Tenuta Sant’Antonio Valpolicella 2007

Tenuta Sant’Antonio Valpolicella 2007

LASCIATE OGNE SPERANZA, VOI CH’INTRATE’.
ABANDON ALL HOPE YOU WHO ENTER HERE.

– Dante Alighieri, Inferno

When the Italian poet Dante wrote those words opening CANTO III of his INFERNO, he could have been referring to the under $15.00 wine market: I have many times been burned by wines in that category.

That said, I can also tell you that there are real gems to be found and enjoyed for under $15.00.

santantonio-valpolicella-2007There IS Hope 🙂 — a fact of which I am most recently assured by a bottle of Tenuta Sant’Antonio Valpolicella 2007.

Having spent their early years looking after father Antonio’s vineyards, the four brothers Castagnedi – Tiziano, Paolo, Armando and Massimo – have guided Tenuta Sant’Antonio since 1995, quickly establishing a reputation as a respected producer of Veneto wines.

Tenuta Sant’Antonio produces its Valpolicella from 100% hand-harvested estate grown fruit. Vineyards are located in the eastern Valpolicella zone of Italy’s Veneto, situated at an average altitude of 1,000 feet with a predominately calcareous, chalky, alluvial soil.

Fermented in stainless steel for approximately 14 days.

Tasting Notes / Impressions:

Vivid ruby red color. Fragrant, incense-like aromas of cherry, smoke, hisbiscus. Good transfer to a refined and silky palate. Very balanced medium weight tannins. Finishes with a tasty note of hazelnut. What good Valpolicella is all about.

Food Pairing Suggestions:

Two things of note when pairing this wine: first, consider marrying its delicious, wonderfully balanced smokiness to a similarly smoke-y ingredient such as pancetta or bacon: pasta with crumbled bacon and peas would be superb. Second, this is one of those red wines that totally works with fish – try wild caught salmon sauced with ginger, scallion and Chinese preserved black bean. Roast chicken, pork, and cured meats will be always good when served with this wine. Vegetarians will find a toasted sandwich of melted taleggio and finely chopped porcini mushroom a delicious pairing.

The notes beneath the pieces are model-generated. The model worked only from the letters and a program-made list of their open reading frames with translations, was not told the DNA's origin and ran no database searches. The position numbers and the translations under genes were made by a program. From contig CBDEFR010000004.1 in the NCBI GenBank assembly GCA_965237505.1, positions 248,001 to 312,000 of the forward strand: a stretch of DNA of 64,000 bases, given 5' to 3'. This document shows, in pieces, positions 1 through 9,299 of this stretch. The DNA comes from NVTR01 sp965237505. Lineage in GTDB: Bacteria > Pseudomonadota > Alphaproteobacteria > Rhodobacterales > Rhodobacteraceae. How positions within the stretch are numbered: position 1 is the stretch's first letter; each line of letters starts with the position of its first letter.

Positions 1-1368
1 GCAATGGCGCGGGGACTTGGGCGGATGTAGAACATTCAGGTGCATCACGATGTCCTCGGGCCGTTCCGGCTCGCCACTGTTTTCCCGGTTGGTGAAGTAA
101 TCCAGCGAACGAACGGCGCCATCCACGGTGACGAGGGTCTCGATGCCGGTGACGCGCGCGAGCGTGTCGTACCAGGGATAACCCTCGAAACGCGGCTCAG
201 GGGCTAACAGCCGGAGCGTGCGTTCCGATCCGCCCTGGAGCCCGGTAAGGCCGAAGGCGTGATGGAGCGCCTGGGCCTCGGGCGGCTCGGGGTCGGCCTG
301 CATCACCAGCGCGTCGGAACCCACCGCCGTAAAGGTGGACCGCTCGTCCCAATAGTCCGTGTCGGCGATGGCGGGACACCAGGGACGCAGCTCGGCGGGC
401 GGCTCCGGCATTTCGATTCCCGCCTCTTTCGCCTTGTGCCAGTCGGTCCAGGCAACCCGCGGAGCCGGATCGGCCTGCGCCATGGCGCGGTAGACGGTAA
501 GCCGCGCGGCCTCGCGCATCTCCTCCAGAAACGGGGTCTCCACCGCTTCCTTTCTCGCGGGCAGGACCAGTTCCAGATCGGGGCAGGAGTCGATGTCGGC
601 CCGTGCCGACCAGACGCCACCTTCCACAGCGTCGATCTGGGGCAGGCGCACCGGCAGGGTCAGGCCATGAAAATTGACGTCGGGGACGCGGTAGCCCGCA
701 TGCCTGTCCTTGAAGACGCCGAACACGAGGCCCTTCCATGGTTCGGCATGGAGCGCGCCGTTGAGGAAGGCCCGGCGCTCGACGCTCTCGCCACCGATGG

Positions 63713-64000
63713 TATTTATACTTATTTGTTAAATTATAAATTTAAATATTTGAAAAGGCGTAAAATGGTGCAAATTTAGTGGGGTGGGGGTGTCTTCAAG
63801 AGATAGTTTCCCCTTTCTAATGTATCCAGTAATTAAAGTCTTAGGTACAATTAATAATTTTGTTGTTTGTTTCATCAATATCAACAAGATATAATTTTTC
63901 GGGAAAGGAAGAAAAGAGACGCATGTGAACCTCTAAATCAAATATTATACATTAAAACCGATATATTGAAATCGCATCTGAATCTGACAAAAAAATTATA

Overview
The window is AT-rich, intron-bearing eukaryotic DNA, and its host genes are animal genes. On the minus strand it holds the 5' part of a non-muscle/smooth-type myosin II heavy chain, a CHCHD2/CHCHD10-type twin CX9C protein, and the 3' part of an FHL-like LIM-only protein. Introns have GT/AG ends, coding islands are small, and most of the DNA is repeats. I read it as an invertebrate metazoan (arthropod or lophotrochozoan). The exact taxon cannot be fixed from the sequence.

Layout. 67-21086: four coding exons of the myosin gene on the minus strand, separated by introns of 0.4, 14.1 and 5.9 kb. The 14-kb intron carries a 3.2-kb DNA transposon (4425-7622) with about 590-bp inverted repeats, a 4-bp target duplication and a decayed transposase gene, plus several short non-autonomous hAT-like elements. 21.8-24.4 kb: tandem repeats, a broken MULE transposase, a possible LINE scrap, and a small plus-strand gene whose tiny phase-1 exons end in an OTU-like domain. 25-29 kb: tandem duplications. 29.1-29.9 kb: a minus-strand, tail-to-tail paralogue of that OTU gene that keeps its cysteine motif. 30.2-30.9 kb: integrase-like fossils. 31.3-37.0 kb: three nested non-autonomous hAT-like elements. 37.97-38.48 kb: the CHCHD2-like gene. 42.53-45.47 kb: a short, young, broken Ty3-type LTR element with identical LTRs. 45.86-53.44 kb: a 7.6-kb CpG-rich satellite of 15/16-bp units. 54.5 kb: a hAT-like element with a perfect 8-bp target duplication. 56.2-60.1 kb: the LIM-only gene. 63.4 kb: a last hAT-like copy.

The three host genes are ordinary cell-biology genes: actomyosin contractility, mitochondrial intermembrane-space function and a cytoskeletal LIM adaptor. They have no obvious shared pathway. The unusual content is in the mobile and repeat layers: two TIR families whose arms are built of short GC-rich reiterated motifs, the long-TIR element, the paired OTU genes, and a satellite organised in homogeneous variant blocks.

Viberti Barbera D’Alba Vigna Clara 1999

Viberti Barbera D’Alba Vigna Clara 1999

A summer sun dissolves into rose-colored atmosphere over the water off Menemsha, yellow moon rising from behind above Chilmark: end of day and beginning of night are trading places.

viberti-barbera-dalba-vigna-clara-1999While such beauty inspires some to thoughts of elemental origins, I drift to afterimages of a wine that immerses me in origins of its own: Viberti Barbera D’Alba Vigna Clara 1999.

Having delivered its first vintage in 1987, the family estate of Az. Agricola Viberti produces wines from six or so evenly divided hectares of Barbera, Dolcetto and Nebbiolo. Vineyards are located in the village of Santa Maria in the commune of La Morra in Italy’s Piedmont region. Viberti uses only organic soil and conducts all work by hand.

Produced from Barbera grapes grown in soil of tufa and marl, Viberti Barbera D’Alba Vigna Clara is fermented in stainless steel and sees about 12 months of small oak.

Tasting Notes:

Intensely colored dark ruby with fluting aromas of berry and herb, hints of dusty mocha. The wine’s fruit is still gloriously fresh and present, embraced by round, elegant tannins. Incredible integration of flavor components makes this Barbera D’Alba sing in a way that seems to adhere to principles of music more so than of wine. Silky and smooth on the palate, the wine impresses with ample authority of structure and still somehow seems as weightless as air. A monument to the land and great people which produced it.